November 8, 2016 // Local

YOM: Don’t forget to show your work

Michael Stanek hugs his daughter Kennedy as they take a break from sifting though the rubble of their tornado-ravished home in Vilonia, Ark., on April 30, 2014. The work of mercy telling us to comfort the sorrowful (or afflicted) can help us, in times of sorrow, find strength in words, but it also moves us to act to help others.

By Mike Nelson 

Recently, I did a quick Internet search of the spiritual work of mercy that tells us to “comfort the sorrowful.” This search yielded several Scripture references and citations that are quite familiar to many of us.

Some of them included Psalm 34:18 (“The righteous cry out, the Lord hears and he rescues them from all their afflictions”), Revelation 21:4 (“He will wipe away every tear from their eyes”), and Matthew 5:4 (“Blessed are they who mourn, for they will be comforted”).

Others that turned up in my search were less familiar, but no less relevant. Among them: Joshua 1:9 (“Do not fear nor be dismayed, for the Lord, your God, is with you wherever you go”) and Philippians 4:7 (“The peace of God that surpasses all understanding will guard your hearts and minds in Christ Jesus”).

These, and many others, offer much to inspire and console us in difficult times that we, and others, face on our journey on this earth. This work of mercy telling us to comfort the sorrowful (or afflicted) can help us, in times of sorrow, find strength in words, but it also moves us to act to help others.

Every one of us faces difficulty in this life. There are difficult moments waiting for all of us, including some that may make us feel, if only for a time, as if we are beyond consolation.

Jesus, while he used plenty of words in his teaching that can now help us to console others, performed plenty of actions, too — even miracles — to proclaim the word and the presence of God in the world. In His preaching He also used parables, stories of action, to illustrate the depth of God’s love for us.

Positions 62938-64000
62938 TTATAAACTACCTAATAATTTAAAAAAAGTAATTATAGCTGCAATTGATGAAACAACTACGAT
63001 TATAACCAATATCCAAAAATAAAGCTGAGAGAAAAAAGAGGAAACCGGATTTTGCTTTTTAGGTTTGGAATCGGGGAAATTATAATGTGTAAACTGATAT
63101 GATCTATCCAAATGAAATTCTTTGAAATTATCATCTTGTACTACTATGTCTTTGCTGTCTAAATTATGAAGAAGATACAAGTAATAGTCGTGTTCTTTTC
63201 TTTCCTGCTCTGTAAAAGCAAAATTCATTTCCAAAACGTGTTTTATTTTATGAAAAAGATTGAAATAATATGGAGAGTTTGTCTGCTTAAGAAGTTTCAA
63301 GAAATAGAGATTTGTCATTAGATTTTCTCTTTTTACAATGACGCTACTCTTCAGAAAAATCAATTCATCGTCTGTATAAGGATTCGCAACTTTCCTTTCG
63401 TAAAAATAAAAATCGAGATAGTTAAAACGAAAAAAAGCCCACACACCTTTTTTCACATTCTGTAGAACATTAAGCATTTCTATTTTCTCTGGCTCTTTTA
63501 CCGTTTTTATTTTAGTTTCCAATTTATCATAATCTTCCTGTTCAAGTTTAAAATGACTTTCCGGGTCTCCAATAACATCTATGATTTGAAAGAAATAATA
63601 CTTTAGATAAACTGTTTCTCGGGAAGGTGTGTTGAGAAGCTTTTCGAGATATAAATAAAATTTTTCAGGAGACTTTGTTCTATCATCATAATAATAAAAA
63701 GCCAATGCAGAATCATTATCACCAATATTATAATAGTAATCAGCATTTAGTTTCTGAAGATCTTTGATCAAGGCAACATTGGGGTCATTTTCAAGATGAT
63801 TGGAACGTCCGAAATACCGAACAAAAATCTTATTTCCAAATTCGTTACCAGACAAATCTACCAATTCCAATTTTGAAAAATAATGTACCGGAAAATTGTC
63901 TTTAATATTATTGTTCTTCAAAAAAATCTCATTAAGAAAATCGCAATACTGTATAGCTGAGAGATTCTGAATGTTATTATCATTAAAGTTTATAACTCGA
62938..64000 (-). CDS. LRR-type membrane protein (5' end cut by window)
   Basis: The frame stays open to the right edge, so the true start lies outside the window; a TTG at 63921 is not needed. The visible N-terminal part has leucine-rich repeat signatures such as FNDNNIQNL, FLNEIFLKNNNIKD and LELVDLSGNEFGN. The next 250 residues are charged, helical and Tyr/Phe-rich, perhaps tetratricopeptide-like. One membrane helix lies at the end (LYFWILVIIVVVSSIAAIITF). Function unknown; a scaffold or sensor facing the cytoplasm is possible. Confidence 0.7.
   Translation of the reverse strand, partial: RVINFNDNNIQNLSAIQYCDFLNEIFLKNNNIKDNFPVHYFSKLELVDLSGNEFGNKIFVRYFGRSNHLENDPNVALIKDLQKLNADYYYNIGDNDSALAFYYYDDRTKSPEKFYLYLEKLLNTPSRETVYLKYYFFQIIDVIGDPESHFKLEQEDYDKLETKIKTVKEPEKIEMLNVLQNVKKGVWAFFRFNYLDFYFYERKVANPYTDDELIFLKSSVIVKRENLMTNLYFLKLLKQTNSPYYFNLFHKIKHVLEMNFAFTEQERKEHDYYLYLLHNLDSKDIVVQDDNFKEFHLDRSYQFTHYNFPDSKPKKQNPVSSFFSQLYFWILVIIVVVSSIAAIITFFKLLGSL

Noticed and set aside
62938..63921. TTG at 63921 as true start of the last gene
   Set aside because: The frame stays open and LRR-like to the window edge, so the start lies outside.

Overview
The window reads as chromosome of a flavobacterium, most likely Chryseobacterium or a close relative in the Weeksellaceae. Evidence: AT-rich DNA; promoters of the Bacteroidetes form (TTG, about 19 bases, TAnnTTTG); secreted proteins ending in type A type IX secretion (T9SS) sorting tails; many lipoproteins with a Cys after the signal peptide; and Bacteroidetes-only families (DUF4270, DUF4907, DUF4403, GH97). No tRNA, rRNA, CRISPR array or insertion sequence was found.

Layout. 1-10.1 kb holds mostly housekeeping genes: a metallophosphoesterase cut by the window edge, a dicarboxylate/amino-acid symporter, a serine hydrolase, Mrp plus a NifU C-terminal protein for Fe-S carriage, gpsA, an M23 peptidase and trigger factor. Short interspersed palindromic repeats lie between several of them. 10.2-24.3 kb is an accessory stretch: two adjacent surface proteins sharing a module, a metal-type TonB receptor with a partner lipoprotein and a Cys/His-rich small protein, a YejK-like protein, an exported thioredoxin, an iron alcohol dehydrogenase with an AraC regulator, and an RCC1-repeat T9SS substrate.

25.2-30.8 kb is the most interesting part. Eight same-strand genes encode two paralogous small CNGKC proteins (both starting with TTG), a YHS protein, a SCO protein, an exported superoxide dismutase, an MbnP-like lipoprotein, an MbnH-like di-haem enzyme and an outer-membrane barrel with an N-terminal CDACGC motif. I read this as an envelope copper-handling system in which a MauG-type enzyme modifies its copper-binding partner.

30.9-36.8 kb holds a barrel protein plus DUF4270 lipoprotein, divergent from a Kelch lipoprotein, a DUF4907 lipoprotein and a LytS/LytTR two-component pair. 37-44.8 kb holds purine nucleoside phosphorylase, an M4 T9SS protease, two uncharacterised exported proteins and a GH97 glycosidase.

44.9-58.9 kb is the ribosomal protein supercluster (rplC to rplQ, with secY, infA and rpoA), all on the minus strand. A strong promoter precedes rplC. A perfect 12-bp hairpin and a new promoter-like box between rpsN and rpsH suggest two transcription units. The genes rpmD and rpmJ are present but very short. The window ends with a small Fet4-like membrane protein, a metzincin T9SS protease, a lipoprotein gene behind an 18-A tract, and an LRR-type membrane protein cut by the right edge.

None, to my mind, offers a more compelling portrayal of God’s mercy than the story of the prodigal son, especially in its closing words: “He was lost and has been found” (Lk 15:32).

This parable suggests that when we comfort the sorrowful, or the “lost,” if you will, we can make a positive impact. It calls to mind a “lost and found” story that my wife experienced many, many years ago.

In her role as a radio news reporter, my wife regularly read public service announcements near the end of each newscast. One morning, the announcement she read was about an agency that offered crisis counseling.

She read it and continued on with her newscast. She pretty much forgot about the announcement until a few weeks later when a letter came to her in the mail.

The letter was from a listener who had heard her reading the announcement, which told the listeners where and how to get help for that particular issue. The listener wrote how troubled and desperate he had felt.

In fact, he said, he was almost to the point of giving up. “But there was something in your voice,” he wrote in the letter, “that was so comforting, so encouraging, that I called the number you gave, and I got the help that I needed.”

The listener said nothing about being Catholic or even religious. Very clearly, though, he had been touched by both the message and the messenger, the latter who believed (and, let me assure you, believes to this day) that words without actions mean little.

While we may not always be so lucky to see the fruit of our works of mercy, you can be sure that for some, they are much appreciated.

Mike Nelson, a freelance writer, is former editor of The Tidings, newspaper of the Archdiocese of Los Angeles.


Six new beatitudes for the modern age

On Nov. 1, at the end of an ecumenical trip to Sweden, Pope Francis enumerated a list of beatitudes for the modern age: Two of those speak to the care that should be shown to the afflicted, those who are suffering or downtrodden for any reason.

• “Blessed are those who look into the eyes of the abandoned and marginalized and show them their closeness.

• “Blessed are those who renounce their own comfort in order to help others.”

These and the other four modern beatitudes “are messengers of God’s mercy and tenderness,” he told Catholic News Service. 

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